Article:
Topic: Sports & Entertainment
Waiting for the Heroes
There are villains galore in baseball's revived steroids scandal, and let's make no mistake about it: those who run the game top the list. Let's quote an Ethics Scoreboard column in this very same space back on March 2, 2004:
So what did the owners and the players union do? Essentially, they pretended everything would go away if they just closed their eyes. And the morons actually had themselves convinced that this "strategy" worked! In 2004, baseball shattered attendance records. Washington D.C. finally got a team. The Boston Red Sox gave America one of its most joyous sports stories.
Oh yeah…and Barry Bonds, whom everybody knew had used steroids, won his fourth straight Most Valuable Player Award.
Yes, you read it right: everybody knew it back on March 2. They just chose to ignore it, that's all. It is amazing that the recent leaks from Bonds' grand jury testimony have set off such a firestorm, because they did nothing but confirm what anyone who had even one eye open had to know already. Scott Peterson was just convicted of murder (beyond a reasonable doubt!) based on less compelling circumstantial evidence than the indications that Barry Bonds has been pharmaceutically cheating. Let's see:
Add to this what we know about Bonds' personality, and have known almost from the beginning of his career: that he cares about nothing but his own performance; that serving as a role model or "good citizen" is of no interest to him; that he is openly contemptuous of authority, convention, or societal norms; that his arrogance and hubris knows no bounds. Yet knowing all of this, baseball's management stood stock still. The players' union, despite pointed threats from a Senate committee, also continued to act as if the problem was due process in drug testing rather than the integrity of the game.
Now the leaked grand jury testimony of Bonds and yet another MVP, injured Yankee first-baseman Jason Giambi has created a crisis for baseball's leaders. Not a crisis of suddenly discovering that some of the game's star sluggers were chemically enhanced, because they knew about that long ago, but the crisis of realizing that even if they wish really hard and the baseball games were really good, they would have to address the problem. And because they waited, that problem is bigger than ever, because Barry Bonds is bigger than ever, in more ways than one.
Bonds, of course, is the next villain. He holds baseball's single season record for homers, and is closing in on both Babe Ruth and Henry Aaron's career totals. A baseball-playing rutabaga with a mere glimmer of a conscience would recognize how important it is that these records be beyond suspicion. Not Bonds! He has watched how baseball's all-time hits leader, Pete Rose, traumatized the sport by linking his iconic record to gambling, but did Bonds see any reason not to risk tainting equally revered records by making the public wonder if they were achieved fairly? No, not as long as he could stoke his massive ego and pull down millions of dollars in the process.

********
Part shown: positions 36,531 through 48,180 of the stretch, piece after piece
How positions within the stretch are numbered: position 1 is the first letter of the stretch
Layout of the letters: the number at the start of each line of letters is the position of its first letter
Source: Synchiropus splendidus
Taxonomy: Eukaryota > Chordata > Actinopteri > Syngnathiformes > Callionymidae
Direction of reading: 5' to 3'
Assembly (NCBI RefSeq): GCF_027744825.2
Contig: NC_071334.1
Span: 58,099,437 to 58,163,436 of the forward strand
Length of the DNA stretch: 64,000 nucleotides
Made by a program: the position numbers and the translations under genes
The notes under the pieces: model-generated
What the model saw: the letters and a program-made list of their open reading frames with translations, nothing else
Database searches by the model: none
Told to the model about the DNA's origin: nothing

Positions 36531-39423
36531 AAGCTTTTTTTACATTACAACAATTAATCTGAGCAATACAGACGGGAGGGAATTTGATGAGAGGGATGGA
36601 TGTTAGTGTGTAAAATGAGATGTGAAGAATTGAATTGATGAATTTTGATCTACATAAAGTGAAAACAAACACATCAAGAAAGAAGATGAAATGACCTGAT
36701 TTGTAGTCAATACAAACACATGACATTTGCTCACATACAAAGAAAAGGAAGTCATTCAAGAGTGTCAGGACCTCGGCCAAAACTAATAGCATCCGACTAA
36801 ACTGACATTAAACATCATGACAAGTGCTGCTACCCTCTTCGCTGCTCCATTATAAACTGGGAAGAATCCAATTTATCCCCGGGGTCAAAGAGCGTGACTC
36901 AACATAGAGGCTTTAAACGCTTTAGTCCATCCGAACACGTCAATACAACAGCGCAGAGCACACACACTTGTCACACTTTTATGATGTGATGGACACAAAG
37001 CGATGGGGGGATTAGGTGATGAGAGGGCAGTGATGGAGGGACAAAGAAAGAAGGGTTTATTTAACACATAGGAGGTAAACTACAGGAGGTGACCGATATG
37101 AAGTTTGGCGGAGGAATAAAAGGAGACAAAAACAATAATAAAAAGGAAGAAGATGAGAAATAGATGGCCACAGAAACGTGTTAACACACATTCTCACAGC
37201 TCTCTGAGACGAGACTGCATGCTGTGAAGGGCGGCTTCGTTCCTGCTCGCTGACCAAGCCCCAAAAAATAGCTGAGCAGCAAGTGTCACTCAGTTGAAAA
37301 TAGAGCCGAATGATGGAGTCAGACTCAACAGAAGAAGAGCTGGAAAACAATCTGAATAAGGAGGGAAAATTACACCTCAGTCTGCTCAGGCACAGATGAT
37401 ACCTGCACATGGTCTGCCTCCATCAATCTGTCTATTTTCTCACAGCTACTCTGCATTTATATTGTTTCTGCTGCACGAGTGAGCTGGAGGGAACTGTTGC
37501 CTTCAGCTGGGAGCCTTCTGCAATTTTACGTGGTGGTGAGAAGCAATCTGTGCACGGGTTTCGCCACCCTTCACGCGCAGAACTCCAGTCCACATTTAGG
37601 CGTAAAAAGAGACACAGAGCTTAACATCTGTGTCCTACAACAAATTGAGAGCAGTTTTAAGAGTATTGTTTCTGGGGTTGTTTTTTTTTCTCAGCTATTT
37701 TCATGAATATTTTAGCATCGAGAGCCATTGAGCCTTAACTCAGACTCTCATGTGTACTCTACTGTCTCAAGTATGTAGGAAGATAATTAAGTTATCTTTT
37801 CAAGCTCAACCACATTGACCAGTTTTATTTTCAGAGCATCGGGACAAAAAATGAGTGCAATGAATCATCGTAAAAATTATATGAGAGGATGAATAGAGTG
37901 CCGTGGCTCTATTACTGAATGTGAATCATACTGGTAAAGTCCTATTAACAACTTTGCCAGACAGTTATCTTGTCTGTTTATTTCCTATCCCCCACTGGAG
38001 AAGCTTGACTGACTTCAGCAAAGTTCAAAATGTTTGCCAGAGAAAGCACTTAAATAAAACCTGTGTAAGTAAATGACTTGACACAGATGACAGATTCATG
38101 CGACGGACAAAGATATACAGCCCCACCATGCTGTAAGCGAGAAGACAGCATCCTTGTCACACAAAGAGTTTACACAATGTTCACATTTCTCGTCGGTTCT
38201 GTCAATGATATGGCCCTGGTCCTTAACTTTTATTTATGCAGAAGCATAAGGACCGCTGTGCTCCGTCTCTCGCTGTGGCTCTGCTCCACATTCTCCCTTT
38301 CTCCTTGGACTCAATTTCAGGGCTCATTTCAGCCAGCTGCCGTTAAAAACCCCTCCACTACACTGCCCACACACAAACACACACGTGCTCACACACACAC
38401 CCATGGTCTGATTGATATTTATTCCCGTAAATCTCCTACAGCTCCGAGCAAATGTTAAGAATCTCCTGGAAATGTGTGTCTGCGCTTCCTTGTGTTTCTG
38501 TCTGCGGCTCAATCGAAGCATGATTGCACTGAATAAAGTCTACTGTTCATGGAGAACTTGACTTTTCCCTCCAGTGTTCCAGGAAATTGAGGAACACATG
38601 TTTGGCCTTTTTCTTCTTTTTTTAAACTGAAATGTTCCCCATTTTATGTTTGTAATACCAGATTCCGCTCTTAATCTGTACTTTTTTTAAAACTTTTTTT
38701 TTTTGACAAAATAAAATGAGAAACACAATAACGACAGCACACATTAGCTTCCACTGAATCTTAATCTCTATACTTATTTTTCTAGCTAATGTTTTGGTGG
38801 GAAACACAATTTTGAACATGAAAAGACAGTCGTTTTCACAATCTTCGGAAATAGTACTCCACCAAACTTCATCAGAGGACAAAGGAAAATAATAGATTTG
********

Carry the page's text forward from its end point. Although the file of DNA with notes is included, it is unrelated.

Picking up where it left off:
The leaked grand jury testimony shows that Bonds had to know the jig was up, yet he persisted in his lying denials during the 2004 season that he "ever" took steroids. His grand jury claim that he was deceived into taking the drugs by Anderson is a real knee-slapper. Here's Anderson, a bulked up steroid user whom Bonds has known well since they were kids. Bonds almost certainly knows that Anderson gives steroids to other athletes. Anderson gives Barry a mysterious crème and a clear substance, saying one is for arthritis pain and the other is "flax seed oil," and Bonds, a famed control freak who is meticulous about his nutrition and work-out schedule, says, "Sure!" And never suspects the substances are steroids.
If the old witch from "Snow White and the Seven Dwarves" showed up on Barry's doorstep and offered him an apple, would he guess that it might be poisoned? Guess not! If Tony Soprano handed him bank bag full of freshly-minted hundred dollar bills, would he wonder if the money was stolen? Not good ol' trusting Barry! If Robert Downey Junior told him to put some white powder up his nose, would Barry Bonds assume it was a decongestant? Well, sure!
Utter nonsense. Barry Bonds is lying, lying, lying. It is surprising that his pants aren't on fire.
But that is just the tip of the iceberg. Barry Bonds' ethics make Pete Rose look like Sir Thomas More. Here's what he has done:
Then we have the equivalent of the Devil in this Faustian tale, Victor Conte, the head of Balco, a company that has become a steroid epidemic all by itself. Conte's ethics are summed up in this quote: "It's not cheating if everyone is doing it." If you are visiting the Ethics Scoreboard, I presume you don't require assistance in concluding that this is outrageous, but let's just summarize:
To give Conte a tiny bit of credit, he is right that widespread cheating can narrow the options down to cheating or not competing at all. This is the situation in professional body-building, where steroid use first raised its misshapen head, and NFL boasting about its steroid policy notwithstanding, it is perilously close to the situation in professional football. But the solution to that problem is to take aggressive measures to purge steroids from sport, as the Olympic sports are attempting to do, not open the doors to universal cheating.
And so, with the unethical, the venal, the self-centered, the cowardly and the corrupt everywhere in evidence in this tale, where are the heroes? They haven't emerged yet, but here are some suggestions:
The villains whose warped ethics brought us steroids in sports can be easily vanquished. All it will take is some timely heroism.